So we use mostly amber LEDs (widely available as “turtle-safe” lighting, you know how to look this stuff up (grin)).

I also use color filter gels over ordinary light sources.

LEDMuseum is a wonderful resource (it’s one quirky guy on disability so contribute something if you find it useful; he’s been a reliable source on the Internet since before it got the wwws.

http://www.ledmuseum.candlepower.us/eighth/l15way25.gif (amber)
http://ledmuseum.candlepower.us/twenty1/sst-90.gif (emission spectrum for a “white” LED, mostly blue)

Remember “white” LEDs are, like “white” fluorescents, actually a blue-range emitter, under a fluorescent material.
That absorbs the high energy blue photons and emits somewhat lower energy photons.

The emission spectrum isn’t the same as the color temperature — a “warm white” LED has somewhat more emission at the warm end but still has a lot in the blue. The very newest warm white emitters are supposed to be using a green emission to drive the phosphor, and so be safer when used in museums on old paintings for example where the blue light degrades the material over time. NOVA | Saving the National Treasures | Fading Away | PBS

Here’s a white LED with a flaw in that fluorescent layer — see the blue-violet streak?

here you can see the flaw in the phosphor:

So take that “white” emitter and overlay a filter gel of your choice

Click the little icon next to a filter, to see how much of each wavelength is transmitted by the filter, e.g.

For anything in the green-to-red range, filtering out the huge blue part of the emitted spectrum wastes all that energy.

Aside to all, I’m always interested in ways to change LED lights to amber emitters (remembering they use lower voltage than the “white” emitters). One way is to add a resistor but that wastes energy. Another way is to have a driver that measures the current flow through the LED and adjusts it — but it’s hard to find them documented. Pointers always welcome)

I was using CREE numbers. We have little info about lights, almost everything is based upon manufacturers data.

I used light with my anaglyph 3D glasses (red&cyan) and the results is not that bad that why I ask about color filter, loosing maybe 80% of light and the glass get hot.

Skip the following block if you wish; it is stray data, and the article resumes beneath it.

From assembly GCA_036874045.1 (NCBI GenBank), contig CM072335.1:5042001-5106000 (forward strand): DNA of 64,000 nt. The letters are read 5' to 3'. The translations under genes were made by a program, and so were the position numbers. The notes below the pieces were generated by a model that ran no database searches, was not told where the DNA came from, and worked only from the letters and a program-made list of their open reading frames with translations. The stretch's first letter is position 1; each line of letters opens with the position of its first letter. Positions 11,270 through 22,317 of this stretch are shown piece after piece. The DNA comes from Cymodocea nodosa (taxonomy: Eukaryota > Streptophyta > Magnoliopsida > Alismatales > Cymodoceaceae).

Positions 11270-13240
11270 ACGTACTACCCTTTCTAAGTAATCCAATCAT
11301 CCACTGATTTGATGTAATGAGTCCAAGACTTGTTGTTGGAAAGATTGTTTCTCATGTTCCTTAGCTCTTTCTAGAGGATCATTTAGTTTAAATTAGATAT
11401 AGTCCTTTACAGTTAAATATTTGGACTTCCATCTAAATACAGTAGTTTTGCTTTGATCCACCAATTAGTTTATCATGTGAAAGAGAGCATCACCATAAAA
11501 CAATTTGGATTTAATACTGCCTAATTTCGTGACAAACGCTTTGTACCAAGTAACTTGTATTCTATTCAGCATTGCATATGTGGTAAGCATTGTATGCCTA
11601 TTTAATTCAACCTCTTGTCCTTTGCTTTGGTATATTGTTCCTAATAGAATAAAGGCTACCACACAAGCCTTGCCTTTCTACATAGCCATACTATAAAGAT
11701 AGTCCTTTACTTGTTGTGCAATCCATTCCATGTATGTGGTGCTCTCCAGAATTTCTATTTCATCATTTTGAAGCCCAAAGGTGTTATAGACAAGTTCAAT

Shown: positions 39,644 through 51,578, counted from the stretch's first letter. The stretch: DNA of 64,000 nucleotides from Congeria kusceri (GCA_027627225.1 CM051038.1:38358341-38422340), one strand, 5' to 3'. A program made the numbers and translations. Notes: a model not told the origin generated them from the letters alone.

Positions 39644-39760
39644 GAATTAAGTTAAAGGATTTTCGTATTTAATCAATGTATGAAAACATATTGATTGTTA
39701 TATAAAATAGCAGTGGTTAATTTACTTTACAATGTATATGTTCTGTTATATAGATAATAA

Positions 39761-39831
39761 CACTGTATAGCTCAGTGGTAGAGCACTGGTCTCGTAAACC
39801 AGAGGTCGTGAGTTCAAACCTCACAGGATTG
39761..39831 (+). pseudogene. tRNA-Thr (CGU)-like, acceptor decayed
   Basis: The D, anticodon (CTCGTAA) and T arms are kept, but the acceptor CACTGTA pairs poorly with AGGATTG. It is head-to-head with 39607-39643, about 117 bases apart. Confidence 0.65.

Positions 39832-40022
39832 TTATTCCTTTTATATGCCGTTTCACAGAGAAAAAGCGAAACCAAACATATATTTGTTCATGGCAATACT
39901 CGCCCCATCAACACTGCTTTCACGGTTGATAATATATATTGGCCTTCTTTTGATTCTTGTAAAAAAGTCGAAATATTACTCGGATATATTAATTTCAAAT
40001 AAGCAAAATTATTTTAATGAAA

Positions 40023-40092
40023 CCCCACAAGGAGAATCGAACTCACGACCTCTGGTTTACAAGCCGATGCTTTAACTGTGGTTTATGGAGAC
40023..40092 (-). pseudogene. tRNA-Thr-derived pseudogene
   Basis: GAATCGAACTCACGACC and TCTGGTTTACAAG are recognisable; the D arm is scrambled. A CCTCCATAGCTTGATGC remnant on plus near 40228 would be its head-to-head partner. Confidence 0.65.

All that theory is good but have you compared color LED and a XML light using color glass side by side ?

What do you thing of this P60 drop-in ? Claimed 250 lumens. So under 100 lumens in reality I guess.

Thanks ! This must be awesome to use !

Then you should go that route, I wouldn’t go with “spiderfire” diffusers.

You may want to get a diffuser to make the beam floody, as the beam pattern off an RGBW quad die emitter will appear off centre in the individual colours

Match and a handful of other BLF and CPF members have actual calibrated light spheres to read Lumens OutTheFront readings.

As for blue emitters, with out a tailcap amperage reading I don’t know how bright that blue dropin will be.

I really like red emitters, I don’t use blue LEDs as the light is hard on my eyes and gives me headaches almost as quickly as uv light dropins. (I have two uv dropins and love em)

The blue will look noticeably brighter than the red at the same drive current as there’s less phosphor infront of the die to get the desired colour

It’s all been covered already, but I would point out that the Sunwayman C21C uses a red XP-E (gen1) P2 rather than an XP-E2. Not that that makes any real difference functionally.

So it does, dang so I still don’t own a red xpe2. Thanks for clarifying RedForestUK

I own a Nailbender SST-90R Dropin!

If you are searching for a red light, i would prefer one of these Dropins.

These LEDs are the most powerfull colored ones for flashlights.


The amount of red light (ca. 360 lumens @3,04A on Turbo) is not reachable with a red glass lens in Front of a XM-L2.

The steps should be around 25 - 70 - 200 - 360 lumens.

SKYRAY King on High ca 2000 lumens.

XPE2 is only available from mouser etc., so rather expensive. But they are not THAT much better than the old XPE.

SST90 in red is cool.. but really expensive. :D

To my knowledge no one has built a farther throwing light with a red emitter than this.

I have built hundreds of lights with red emitters and have done all kinds of tests with red lenses over white lights.

Red lenses over white lights kill 60-75% of the throw.period.real world testing not just reading data sheets.


amber thrower